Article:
Rosendale says he's most effective legislator running for U.S. House

2014-04-22T17:00:00Z 2014-06-03T21:24:08Z Rosendale says he's most effective legislator running for U.S. HouseBy CHARLES S. JOHNSON Gazette State Bureau The Billings Gazette
April 22, 2014 5:00 pm  • 

Editor's note: Stories on each of the five Republican candidates for the U.S. House are continuing today. 

HELENA — State Sen. Matt Rosendale of Glendive said he has demonstrated that he is the most effective state legislator among the five Republicans running for the U.S. House. 

Four of the five Republican candidates — all but Drew Turiano of Helena — are current or former legislators. Rosendale and Elsie Arntzen of Billings serve in the Senate, while Corey Stapleton and Ryan Zinke previously served there.

“You can check the records and see how we performed,” Rosendale said. “When folks do that, they’ll see that clearly I stand out as the most consistent advocate for gun rights, property rights, the sanctity of life and resource development.”

Rosendale, 53, is a rancher and real estate developer.

“I demonstrated through my work that I can rally other people to support legislation and get it passed,” he said. “The things that we’re looking at are the deficit, the (federal) overregulation and the invasion of our privacy. It all boils down to an expansion of the federal government into the state. I’ve shown I have the ability to reduce spending, I’ve shown I have the ability to reduce onerous regulations and I’ve shown that I have the ability to fight for and restore our privacy and our personal freedoms.”

A top priority is to transfer U.S. Forest Service and Bureau of Land Management lands to the state. Rosendale called that a critical step that would encourage more logging in the northwestern and southwestern parts of Montana.

Second, Rosendale favors limiting the amount of time elected officials can remain in office and said he would serve no more than six years in the House if elected.

“I believe that if we reduce the pension and we reduce the compensation, that we remove the incentive for elected officials to stay in Washington so long.”

Another top priority, he said, is to cut the ability of departments and agencies to impose rules and regulations without congressional oversight.

As for the Affordable Care Act, Rosendale said, “I’m afraid to say I think it’s going to collapse in front of us. My biggest concern is the amount of people that are going to suffer because of it that previously had good coverage.”

Congress must start putting the components in place that conservatives had talked about doing prior to the law’s passage, he said. Health insurance companies should have more freedom to sell insurance across state lines, without mandates. Rosendale called it critical that Congress enact tort reform to limit liability in lawsuits against doctors and hospitals.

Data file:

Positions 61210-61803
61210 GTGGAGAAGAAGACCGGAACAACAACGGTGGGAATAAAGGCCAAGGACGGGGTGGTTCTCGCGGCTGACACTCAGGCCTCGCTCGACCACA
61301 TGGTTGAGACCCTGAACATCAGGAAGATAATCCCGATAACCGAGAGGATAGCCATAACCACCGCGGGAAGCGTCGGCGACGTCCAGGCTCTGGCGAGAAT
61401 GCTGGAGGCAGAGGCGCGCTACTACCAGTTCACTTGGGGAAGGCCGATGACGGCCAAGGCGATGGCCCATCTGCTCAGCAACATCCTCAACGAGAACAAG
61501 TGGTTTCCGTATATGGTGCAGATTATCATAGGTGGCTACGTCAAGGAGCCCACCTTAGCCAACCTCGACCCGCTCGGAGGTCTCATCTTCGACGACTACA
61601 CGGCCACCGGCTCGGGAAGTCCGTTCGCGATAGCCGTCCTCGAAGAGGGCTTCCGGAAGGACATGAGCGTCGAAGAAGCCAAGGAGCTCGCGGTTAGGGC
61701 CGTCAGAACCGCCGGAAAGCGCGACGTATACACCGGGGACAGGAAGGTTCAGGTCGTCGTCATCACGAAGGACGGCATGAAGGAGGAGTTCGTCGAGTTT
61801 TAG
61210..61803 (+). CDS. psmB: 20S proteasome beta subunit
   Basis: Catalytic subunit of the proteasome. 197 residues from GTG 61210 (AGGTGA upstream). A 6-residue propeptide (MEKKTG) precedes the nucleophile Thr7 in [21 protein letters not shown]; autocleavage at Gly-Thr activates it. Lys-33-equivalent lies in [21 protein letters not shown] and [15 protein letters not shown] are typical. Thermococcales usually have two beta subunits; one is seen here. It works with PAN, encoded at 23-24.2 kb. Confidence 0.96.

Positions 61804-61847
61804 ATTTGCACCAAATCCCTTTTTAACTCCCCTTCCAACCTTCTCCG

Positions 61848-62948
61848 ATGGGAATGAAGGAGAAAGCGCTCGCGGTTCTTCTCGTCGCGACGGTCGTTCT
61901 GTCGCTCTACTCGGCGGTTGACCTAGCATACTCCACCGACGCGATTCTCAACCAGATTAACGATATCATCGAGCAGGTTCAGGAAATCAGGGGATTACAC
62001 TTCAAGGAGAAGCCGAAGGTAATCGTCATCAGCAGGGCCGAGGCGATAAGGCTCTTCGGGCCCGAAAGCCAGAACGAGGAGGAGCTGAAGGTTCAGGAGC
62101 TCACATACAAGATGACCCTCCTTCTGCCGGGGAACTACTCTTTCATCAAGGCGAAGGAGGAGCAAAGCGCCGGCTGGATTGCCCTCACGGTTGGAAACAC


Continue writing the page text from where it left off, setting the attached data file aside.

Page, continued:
Rosendale proposed simplifying the federal tax code. With its exemptions, credits and deductions, the tax code “just opens the door up for every special interest group around the nation to stand in line to try and carve out a safe place,” he said.

He said he doesn’t support the U.S. House Republican budget written by Budget Chairman Paul Ryan because it would take 10 years to balance the federal budget. Rosendale called that unacceptable and said it should be done in no more than five years.

To balance the budget and reduce the budget deficit, he called for allowing business to expand if Congress reduces the burden of federal regulations.

“When I was 20 years old, if you had a $100 bill and a good idea and a strong work ethic, you could start a company,” Rosendale said. “And now, that same $100 bill wouldn’t pay your license fees. I personally don’t think that society is better for it.”

Next, he said, Congress needs to scrutinize and start cutting budgets of agencies.

As for Social Security, the fact is that people are living longer, he said. Rosendale called for telling people in their mid-40s they can’t start drawing benefits until they are 64 or 65 and those in their early 40s that they can’t start to draw benefits until they are 66, and so forth, to give them time to react.

Younger Americans should have the option of investing some of their funds privately instead of sending it to Social Security, he said.

Here’s where Rosendale stands on some other issues:

— Keystone XL Pipeline. Rosendale has long supported the pipeline as a safe way to transport oil, to help United States take another step toward energy independence, to provide jobs, to boost the tax bases of counties through which it runs and to transport some Mon-Dak oil.

— Campaign finance changes. He opposes Congress proposing a constitutional amendment to limit corporate and union political spending after U.S. Supreme Court decisions.

“I think that freedom of speech is just that and groups have the right to support or oppose issues that are going to affect them as well as individuals do,” he said.

— Minimum wage. Rosendale opposes President Barack Obama’s proposal to raise the federal minimum wage to $10.10 an hour from the current $7.25 rate, calling it “ridiculous.” The minimum wage in eastern Montana is at least $15 an hour, with more jobs than people, he said.

— Immigration. First, Rosendale called for securing U.S. borders so the federal government learns how big the issue is. The United States has 48 different kinds of visas, so there are plenty of ways for people to enter this country legally, he said, calling for tracking to find out where these people are, how long they will be here and when they they are supposed to leave.

Coming Thursday: A look at Corey Stapleton, another Republican running for the U.S. House.

Copyright 2014 The Billings Gazette. All rights reserved. This material may not be published, broadcast, rewritten or redistributed.

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